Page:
Feed the Right Food

Discover why feeding your dog high-quality dry food is crucial for their health and dental care.

Feed the Right Food

‘You are what you eat’ applies just as much to your dog as it does to you.

Dogs hunt for their own dinner and eat just about every part of their prey. This is not the case with our now domesticated dogs. But we have to bear in mind that this is how their metabolism has evolved, and their nutrient requirement is different from ours.

The most commonly fed foods are tins or pouches of ‘meat’ from supermarkets. They are so appealingly presented, well marketed, and generally taste good. However, you could say the same for your local fast food joint burger. The quality of both is about the same – fine for an occasional meal but not the best to meet long-term nutritional needs. Incredibly, food from tins/pouches is about 82% water – 4/5 of every tin you buy is all water! If you can’t believe this, look at the ingredients on the side.

In addition to the poor quality of the ingredients and the dubious nutritional value, wet food does nothing to help keep your dog’s teeth in good shape, and it can indeed result in early-onset dental disease. Dental disease (tartar, gingivitis, periodontitis) is present in 80% of dogs over three years of age, and as they get older, it can cause a considerable number of problems. Feeding dry food will help reduce the incidence of dental disease as it, in some parts, reduces the degree of plaque and tartar building up on the teeth, which will help reduce the incidence of gum disease.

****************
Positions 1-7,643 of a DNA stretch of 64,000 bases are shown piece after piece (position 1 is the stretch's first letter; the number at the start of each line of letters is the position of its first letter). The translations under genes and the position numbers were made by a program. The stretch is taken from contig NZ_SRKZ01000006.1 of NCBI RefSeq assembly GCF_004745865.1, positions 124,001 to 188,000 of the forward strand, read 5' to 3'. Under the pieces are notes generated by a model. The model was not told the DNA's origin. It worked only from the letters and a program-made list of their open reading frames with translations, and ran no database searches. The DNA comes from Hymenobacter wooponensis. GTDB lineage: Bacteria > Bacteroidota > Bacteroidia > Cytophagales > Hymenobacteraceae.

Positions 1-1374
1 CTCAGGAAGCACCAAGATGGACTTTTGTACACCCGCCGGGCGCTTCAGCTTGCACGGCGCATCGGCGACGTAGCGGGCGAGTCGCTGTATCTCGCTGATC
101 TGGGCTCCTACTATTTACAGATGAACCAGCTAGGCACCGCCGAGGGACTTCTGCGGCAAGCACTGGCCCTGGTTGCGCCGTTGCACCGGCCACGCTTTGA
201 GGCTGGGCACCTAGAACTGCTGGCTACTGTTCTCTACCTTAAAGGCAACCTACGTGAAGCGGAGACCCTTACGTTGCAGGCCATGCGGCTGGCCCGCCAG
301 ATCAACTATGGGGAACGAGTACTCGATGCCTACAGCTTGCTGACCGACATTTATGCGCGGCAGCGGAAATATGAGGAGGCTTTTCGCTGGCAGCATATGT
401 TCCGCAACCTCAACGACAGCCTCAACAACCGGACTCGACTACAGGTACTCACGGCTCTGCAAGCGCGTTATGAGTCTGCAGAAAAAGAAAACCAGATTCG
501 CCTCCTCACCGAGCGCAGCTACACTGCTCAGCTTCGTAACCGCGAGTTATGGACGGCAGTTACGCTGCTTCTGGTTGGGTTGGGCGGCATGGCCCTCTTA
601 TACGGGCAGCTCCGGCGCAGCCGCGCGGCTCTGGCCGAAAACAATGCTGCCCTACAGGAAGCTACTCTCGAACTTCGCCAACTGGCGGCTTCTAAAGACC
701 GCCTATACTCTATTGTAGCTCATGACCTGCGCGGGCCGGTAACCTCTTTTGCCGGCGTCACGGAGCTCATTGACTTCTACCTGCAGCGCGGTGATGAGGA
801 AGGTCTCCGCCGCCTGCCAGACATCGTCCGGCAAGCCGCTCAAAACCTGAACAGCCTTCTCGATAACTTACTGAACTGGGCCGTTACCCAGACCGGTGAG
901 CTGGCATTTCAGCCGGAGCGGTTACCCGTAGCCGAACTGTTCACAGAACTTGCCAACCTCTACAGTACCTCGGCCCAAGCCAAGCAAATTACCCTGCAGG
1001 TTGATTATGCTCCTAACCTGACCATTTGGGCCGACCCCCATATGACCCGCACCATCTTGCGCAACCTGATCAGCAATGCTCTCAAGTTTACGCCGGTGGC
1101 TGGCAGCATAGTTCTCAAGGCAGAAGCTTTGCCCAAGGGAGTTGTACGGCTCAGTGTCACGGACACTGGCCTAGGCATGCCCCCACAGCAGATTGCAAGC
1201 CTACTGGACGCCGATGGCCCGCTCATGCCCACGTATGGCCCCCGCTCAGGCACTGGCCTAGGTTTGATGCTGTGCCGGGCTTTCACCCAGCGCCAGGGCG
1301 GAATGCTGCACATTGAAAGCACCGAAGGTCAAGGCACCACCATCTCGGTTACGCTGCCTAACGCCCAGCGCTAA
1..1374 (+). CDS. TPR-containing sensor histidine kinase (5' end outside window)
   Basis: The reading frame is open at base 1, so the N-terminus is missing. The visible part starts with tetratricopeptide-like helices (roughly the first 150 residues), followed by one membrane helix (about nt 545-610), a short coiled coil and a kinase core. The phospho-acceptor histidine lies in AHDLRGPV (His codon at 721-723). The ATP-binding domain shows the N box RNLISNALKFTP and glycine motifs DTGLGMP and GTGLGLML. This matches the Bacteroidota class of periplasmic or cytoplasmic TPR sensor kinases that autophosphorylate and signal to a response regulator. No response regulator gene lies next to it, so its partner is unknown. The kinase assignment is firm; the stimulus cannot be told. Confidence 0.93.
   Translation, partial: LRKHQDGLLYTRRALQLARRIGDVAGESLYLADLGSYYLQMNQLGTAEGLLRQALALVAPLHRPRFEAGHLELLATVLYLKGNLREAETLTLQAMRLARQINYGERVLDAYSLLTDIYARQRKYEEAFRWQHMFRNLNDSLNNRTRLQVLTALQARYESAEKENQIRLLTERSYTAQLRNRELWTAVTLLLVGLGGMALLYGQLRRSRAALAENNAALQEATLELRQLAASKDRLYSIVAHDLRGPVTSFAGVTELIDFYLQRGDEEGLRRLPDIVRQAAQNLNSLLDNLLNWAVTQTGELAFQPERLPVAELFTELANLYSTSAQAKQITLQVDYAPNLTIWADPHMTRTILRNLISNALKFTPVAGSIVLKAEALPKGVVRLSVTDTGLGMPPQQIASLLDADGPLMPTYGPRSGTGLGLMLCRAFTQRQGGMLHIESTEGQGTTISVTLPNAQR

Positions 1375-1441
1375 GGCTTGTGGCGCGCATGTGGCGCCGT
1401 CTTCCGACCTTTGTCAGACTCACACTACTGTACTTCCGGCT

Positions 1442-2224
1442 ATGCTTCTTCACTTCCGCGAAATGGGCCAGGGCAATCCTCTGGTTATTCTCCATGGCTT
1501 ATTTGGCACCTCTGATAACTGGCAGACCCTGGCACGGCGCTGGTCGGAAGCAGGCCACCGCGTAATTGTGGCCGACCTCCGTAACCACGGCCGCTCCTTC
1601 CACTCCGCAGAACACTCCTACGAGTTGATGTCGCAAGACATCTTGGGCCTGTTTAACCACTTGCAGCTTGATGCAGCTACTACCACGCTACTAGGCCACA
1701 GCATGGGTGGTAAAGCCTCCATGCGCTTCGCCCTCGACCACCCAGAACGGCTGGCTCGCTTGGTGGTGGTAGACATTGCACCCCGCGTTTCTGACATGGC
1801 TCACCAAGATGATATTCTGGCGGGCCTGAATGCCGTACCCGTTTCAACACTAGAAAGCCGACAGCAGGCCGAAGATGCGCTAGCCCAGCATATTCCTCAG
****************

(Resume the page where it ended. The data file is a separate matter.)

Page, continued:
Good quality dry dog foods are also both more digestible and higher in fiber, which will result in less poo to clean up, and what comes out is generally well-formed and easy to pick up in a bag for disposal.

So, for all these reasons, Animal Medical Center of Reno strongly recommends that you feed your dog good quality dry food. While the supermarket brands are OK, we believe the best you can feed your dog is Hill’s Science Diet or Iams/Eukanuba. These are the ‘premium brand’ pet foods that are only available from veterinary clinics and good pet stores. It will cost a bit more to feed your pet these excellent foods, but you can’t expect to feed the best for the same price as the cheaper, lower-quality alternatives.

However, believe it or not, the most expensive food you can give your pet is tins or pouches! You can feed your pet top-quality dry food for less than this. For example, you can feed an average-sized dog on Hill’s Science Diet for less than $1 per day.

Feed your puppy the right food for growth.

A puppy eats a lot of food. From birth up to six months, they’ll need to eat two to four times as much as an adult dog to support all that growth. A good rule of thumb is that after their first week of life, when their weight doubles from what it was at birth, a puppy should gain one to two grams per pound of anticipated adult weight each day. This means that if your Yellow Lab puppy weighs 75 pounds as an adult, they should gain three to five ounces per day as a puppy.

What kind of food?

Generally speaking, puppy food is higher in protein and enriched with vitamins, minerals, and fats essential for growth…that is, compared to dog food made by the same manufacturer. Still, ingredients across brands can vary greatly. Commercial puppy food must meet AAFCO (Association of American Feed Control Officials) nutrient standards for growth, and many companies go above and beyond those standards, testing their products to ensure they support puppies’ development.

They don’t have to, though… they’re only required to meet the minimum nutrient standards. In most cases, you get what you pay for. Lower-quality ingredients are found in the cheaper brands, while “premium” and “performance” varieties include higher-quality ingredients for improved digestibility.

So, it’s up to you what you feed your dog or puppy, but our advice is simple… only feed the best!

Along with feeding the best food, ensure your dog or puppy has a large, clean, fresh bowl of water. This is especially important for dogs living in Reno, located in the hot, dry, high desert of Nevada.